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STEWARDSHIP NETWORK

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Nonprofit Overview

Causes: Environment, Natural Resources Conservation & Protection

Mission: ?The return on our investment of time in The Network is enormous. The increased number and quality of volunteer hours is a direct result of our participation in The Network. Ray Fahlsing Stewardship Program Manager Michigan Department of Natural Resources ?Since the mid-1800s, Michigan has lost more than 99% of its prairies, savannas and oak barrens.? - Michigan Natural Features Inventory, 2003Our natural areas are threatened... A land conservancy purchases the development rights on 80 acres along the river. A township parks department buys a new piece of land. The state owns a 1000 acre property. This land is now protected, right? Sadly, the answer is no. We used to think purchasing land and setting it aside was enough to protect it. We now realize that in order to preserve the ecological and cultural value that made these properties valuable in the first place, we have to care for them. This means active land management to preserve the native spring wildflowers; informed stewardship to keep the migrating birds returning; cutting-edge information to inform us of new threats to our natural lands and waters; and knowledgeable volunteer stewards to protect the splendor of our native fall colors. What remains of our prairies, savannas, oak barrens and other important natural areas is owned by dozens of groups, both public and private, and by hundreds of individuals. These natural areas are fragmented in isolated patches, with little or no oversight. That?s where the Stewardship Network plays a role. We help groups and individuals think differently about stewarding natural lands and waters. We train volunteers and professionals in science-based stewardship practices. We link conservation groups to preserve our natural and cultural heritage.The Stewardship Network was established to build the capacity of organizations, individuals, and businesses to preserve, restore, and manage Michigan?s natural lands and waters. Since its inception the Network has collaborated with nonprofits large and small, governmental agencies and units, private business, and dedicated individuals to achieve that goal.The Stewardship Network connects a broad range of groups, rallies volunteers, and fills the gaps in today?s preservation efforts. Every day, we?re out on the land and on the web -- making connections, providing hands-on training, building relationships, sharing tools and passing along new information. Why? So that the many groups and individuals that protect our natural areas can become even stronger and more effective. The Network brings expertise in natural areas management and community building to increase the effectiveness of organizations, agencies, businesses, and individuals doing on-the-ground management.The Network connects for more protection The Stewardship Network is an opportunity to connect disparate groups, to rally volunteers and to fill the gaps in today?s preservation efforts. The Stewardship Network:? Trains, develops and supports a vibrant group of volunteer and professional stewardship leaders? Builds the capacity of partner organizations and individuals through the development of model projects? Broadens the influence of all groups by implementing region-wide initiatives? Provides a wealth of knowledge and experience for preserving and protecting our native biodiversity? Uses online technology to link conservation efforts and create a Network that is accessible 24/7? Trains volunteers in scientifically based conservation techniques they can use on partner organizations? properties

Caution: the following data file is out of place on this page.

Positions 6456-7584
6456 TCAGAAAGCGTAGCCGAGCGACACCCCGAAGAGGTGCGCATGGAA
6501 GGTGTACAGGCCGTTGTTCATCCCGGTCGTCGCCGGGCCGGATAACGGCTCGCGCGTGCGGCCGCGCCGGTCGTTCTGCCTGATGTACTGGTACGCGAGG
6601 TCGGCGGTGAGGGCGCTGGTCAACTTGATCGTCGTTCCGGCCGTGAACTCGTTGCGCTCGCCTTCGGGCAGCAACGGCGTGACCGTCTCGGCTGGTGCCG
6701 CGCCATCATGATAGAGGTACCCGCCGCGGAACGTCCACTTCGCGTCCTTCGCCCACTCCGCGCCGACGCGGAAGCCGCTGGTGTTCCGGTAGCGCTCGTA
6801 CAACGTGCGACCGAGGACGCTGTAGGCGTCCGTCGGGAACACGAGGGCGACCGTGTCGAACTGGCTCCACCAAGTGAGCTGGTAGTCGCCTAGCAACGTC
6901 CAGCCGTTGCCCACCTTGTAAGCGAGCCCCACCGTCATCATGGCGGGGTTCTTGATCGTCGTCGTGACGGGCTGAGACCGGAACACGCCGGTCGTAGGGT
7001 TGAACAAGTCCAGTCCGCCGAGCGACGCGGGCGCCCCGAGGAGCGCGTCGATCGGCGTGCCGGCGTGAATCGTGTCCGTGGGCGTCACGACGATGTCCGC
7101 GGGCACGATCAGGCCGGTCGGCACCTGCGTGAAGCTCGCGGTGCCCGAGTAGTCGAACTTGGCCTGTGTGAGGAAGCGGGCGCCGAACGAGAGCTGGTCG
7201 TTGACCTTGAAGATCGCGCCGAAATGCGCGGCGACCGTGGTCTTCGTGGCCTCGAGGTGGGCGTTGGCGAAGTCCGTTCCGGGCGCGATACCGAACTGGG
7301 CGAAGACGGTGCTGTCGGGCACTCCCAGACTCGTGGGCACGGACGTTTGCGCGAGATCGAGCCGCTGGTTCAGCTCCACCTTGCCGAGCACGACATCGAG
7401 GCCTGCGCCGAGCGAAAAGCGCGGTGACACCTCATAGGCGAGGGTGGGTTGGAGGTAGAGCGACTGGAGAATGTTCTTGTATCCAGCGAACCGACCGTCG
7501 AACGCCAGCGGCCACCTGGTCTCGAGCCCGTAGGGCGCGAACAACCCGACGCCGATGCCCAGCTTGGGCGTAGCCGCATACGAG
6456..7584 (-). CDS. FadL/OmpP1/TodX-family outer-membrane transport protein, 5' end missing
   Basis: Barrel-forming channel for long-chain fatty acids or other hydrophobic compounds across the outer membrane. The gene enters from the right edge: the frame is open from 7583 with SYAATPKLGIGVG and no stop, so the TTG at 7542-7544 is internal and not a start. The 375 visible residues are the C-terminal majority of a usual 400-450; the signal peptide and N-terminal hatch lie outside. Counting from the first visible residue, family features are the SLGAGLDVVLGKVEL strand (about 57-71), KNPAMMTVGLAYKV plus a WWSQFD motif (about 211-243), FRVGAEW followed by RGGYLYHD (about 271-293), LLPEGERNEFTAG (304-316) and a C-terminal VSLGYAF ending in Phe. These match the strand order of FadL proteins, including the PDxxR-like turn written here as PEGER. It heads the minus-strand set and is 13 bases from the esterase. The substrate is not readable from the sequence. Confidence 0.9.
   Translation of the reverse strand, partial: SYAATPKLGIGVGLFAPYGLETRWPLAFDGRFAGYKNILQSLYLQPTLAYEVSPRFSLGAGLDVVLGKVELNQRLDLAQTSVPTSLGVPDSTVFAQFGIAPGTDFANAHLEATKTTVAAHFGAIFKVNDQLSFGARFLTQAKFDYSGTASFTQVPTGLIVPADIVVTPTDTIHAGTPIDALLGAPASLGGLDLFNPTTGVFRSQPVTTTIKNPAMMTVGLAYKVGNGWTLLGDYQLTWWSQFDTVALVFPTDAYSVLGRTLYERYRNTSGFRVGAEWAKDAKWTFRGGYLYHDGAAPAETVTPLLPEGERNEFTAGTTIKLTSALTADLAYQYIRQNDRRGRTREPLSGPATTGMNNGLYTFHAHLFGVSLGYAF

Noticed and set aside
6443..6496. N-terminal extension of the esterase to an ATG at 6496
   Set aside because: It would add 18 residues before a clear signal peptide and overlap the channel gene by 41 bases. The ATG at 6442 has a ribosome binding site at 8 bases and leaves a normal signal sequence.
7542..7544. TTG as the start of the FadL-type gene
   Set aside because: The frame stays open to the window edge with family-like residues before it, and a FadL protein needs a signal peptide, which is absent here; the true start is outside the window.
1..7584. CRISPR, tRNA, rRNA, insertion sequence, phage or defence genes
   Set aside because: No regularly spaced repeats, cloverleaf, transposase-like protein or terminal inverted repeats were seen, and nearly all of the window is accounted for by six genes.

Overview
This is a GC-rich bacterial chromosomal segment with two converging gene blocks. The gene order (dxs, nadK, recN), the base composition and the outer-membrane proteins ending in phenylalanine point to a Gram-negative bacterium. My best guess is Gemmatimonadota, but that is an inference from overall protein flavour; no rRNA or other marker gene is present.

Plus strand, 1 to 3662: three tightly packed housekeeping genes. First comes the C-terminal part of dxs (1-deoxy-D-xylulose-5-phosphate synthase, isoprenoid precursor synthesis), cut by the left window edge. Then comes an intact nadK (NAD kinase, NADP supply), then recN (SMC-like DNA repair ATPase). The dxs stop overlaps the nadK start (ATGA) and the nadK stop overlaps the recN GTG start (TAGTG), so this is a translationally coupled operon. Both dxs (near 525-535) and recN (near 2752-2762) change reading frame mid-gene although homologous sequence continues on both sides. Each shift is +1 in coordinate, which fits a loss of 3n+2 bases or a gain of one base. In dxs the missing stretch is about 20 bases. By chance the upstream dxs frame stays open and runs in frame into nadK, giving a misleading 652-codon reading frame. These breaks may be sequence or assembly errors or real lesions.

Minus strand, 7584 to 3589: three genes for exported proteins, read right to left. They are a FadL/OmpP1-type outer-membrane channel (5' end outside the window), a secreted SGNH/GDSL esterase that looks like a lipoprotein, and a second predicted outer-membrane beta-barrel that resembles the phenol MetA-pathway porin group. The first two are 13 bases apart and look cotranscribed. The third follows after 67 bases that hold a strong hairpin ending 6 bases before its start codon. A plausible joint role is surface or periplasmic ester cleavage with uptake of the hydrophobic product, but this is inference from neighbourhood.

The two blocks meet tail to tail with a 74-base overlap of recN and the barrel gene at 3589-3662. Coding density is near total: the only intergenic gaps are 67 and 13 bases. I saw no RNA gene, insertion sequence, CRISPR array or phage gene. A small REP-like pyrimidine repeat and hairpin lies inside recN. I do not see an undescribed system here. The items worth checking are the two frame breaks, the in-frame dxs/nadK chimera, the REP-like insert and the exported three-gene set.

Programs: Clusters in 2016, the stewardship network hosted around 50 on-the-ground trainings and workshops for its diverse member base, including autumn olive control restoring wetlands seed sharing the conservation stewards program developing natural areas management plans and more. Over 700 people were able to apply these important lessons in their local areas.

statewide training and events the 2016 stewardship network conference, the science, practice art of restoring native ecosystems, educated, invigorated, and connected over 400 of the finest stewards across the great lakes region and new england. It drew presenters and participants from a wide array of backgrounds, including private land owners, tribal members, government agency representatives, professional land managers, academics and researchers, and more. This unique conference continued its superb track record as one of the premier natural areas restoration conferences in the region while involving an even greater diversity of presenters and participants than in previous years. Continued on schedule o.

online network our free monthly webcasts continued to grow in popularity in 2016, attended by natural areas professionals, researchers, students, volunteers, and landowners from across north america. Topics ranged from white-nosed bat syndrome to pollinators to vernal pools, to controlling phragmites. These free, online interactive sessions are facilitated by the network along with experienced practitioners and researchers who are leaders in their field. In 2016, over 2,000 listeners from across the u. S. And canada benefited from our live, interactive webcasts, and all webcast recordings are available to the public via our webcast archives.

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